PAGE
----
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The Food Standards Australia New Zealand Act (‘the Act’) was passed into law in 1991. The purpose of the Act was to ensure a high standard of public health protection throughout Australia and New Zealand by means of the establishment and operation of a joint body known as Food Standards Australia New Zealand.
The Act provides for the introduction into our domestic law of a number of standard codes of compliance. For example, on 18 January 2013, Standard 1.2.7 was implemented, which relates to nutrition, health and related claims (‘the Standard’).
The Standard was developed through a 10 year consultation process between the Australia New Zealand Food Regulation Ministerial Council and Food Standard Australia New Zealand.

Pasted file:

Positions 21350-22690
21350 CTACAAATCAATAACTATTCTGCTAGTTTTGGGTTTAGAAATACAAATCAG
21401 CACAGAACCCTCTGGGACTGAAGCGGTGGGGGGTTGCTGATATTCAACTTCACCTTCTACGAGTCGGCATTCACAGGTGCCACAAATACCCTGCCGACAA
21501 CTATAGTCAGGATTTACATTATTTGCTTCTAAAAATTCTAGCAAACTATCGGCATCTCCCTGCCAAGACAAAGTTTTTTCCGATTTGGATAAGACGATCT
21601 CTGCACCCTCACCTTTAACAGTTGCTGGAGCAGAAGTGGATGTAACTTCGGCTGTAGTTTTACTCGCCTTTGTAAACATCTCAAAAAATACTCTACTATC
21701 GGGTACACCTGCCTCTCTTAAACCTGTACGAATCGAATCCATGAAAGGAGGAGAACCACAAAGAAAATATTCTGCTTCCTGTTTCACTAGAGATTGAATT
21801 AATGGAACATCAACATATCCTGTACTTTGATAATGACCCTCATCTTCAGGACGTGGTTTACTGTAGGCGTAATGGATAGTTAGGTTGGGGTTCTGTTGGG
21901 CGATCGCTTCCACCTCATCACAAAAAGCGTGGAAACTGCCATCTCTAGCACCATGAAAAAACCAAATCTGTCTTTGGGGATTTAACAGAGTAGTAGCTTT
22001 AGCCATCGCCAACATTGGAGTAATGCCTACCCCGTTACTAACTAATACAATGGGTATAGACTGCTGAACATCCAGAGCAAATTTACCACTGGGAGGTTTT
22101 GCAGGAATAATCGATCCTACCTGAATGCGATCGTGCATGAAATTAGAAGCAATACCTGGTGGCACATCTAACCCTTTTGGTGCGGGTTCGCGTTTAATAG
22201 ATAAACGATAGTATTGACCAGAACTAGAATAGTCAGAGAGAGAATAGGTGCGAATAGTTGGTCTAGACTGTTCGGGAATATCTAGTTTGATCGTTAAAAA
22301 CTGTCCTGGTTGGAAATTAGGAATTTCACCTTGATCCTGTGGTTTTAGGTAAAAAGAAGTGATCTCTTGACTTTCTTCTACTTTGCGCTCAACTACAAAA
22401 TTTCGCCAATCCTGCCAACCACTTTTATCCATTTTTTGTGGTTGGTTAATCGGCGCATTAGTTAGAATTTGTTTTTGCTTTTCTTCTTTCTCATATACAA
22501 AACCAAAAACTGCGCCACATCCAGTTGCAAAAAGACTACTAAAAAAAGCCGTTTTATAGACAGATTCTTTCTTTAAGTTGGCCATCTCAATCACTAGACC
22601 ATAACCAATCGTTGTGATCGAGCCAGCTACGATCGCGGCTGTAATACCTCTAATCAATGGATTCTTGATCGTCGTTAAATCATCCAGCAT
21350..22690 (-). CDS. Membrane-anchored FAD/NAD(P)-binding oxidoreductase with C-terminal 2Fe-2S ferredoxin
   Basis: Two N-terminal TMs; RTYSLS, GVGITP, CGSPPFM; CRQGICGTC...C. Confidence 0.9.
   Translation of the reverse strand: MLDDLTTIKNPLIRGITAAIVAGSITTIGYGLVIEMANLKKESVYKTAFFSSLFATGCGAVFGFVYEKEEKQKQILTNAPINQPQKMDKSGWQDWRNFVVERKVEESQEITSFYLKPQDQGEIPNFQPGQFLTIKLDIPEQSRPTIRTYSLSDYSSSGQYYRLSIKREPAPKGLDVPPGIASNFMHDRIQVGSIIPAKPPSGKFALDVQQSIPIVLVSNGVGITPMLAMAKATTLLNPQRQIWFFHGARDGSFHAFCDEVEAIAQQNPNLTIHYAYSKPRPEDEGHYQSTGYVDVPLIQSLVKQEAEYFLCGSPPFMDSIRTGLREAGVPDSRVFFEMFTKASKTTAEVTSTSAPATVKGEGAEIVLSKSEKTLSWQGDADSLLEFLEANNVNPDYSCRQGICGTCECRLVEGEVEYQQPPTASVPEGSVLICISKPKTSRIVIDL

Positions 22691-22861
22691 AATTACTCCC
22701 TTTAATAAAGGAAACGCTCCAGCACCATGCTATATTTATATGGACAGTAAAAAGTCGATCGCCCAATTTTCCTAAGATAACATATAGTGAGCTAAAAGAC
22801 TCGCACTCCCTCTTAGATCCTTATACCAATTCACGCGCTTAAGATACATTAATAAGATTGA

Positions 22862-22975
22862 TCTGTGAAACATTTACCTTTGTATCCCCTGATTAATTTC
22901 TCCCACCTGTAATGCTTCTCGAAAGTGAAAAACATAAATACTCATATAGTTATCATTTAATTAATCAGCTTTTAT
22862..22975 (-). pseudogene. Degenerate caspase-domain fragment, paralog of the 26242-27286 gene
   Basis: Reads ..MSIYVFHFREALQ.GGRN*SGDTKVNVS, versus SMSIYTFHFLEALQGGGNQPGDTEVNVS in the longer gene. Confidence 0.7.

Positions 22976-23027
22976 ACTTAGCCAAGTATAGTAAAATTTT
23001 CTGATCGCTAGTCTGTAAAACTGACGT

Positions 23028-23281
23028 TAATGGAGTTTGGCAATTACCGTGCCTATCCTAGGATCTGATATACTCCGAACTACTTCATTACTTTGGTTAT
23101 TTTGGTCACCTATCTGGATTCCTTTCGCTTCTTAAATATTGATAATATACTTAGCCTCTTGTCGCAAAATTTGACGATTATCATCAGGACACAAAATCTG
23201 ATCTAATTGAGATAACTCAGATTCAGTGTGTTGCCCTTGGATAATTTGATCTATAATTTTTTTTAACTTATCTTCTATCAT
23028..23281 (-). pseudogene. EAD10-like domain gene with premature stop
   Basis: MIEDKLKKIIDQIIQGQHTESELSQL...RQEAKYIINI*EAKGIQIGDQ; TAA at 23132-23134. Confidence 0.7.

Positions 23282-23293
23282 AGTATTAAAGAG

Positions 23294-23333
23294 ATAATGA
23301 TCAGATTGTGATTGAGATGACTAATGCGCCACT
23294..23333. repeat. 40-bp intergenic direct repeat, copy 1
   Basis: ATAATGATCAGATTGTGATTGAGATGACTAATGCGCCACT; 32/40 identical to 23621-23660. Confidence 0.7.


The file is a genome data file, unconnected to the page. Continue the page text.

Prior to the Standard being passed, food manufacturers were able to market products as being “low fat” or “fat free”, when the product was in fact, high in sugar. Similarly a product could be marketed as being “sugar free” when it was high in saturated fat.
The purpose of the standard is to:
1. Set out the claims that can be made on labels or in advertisements about the nutritional content of food (described as nutrition content claims) or the relationship between a food or a property of a food, and a health effect (described as health claims),
2. Describe the conditions under which such claims can be made, and
3. Describe the circumstances in which endorsements can be provided on labels or in advertisements.
A product must satisfy a Nutrient Profiling Scoring Criterion before it can make claims to having health benefits. Products can also only be endorsed by an independent body that has no financial interest in the product. Endorsers will need to satisfy these requirements under the Standard before they can provide endorsements on products, such as the Heart Foundation Tick.
The introduction of Food Standards is the Government’s answer to increasing consumer demands for more knowledge about the make-up of foods we eat and where they originate.
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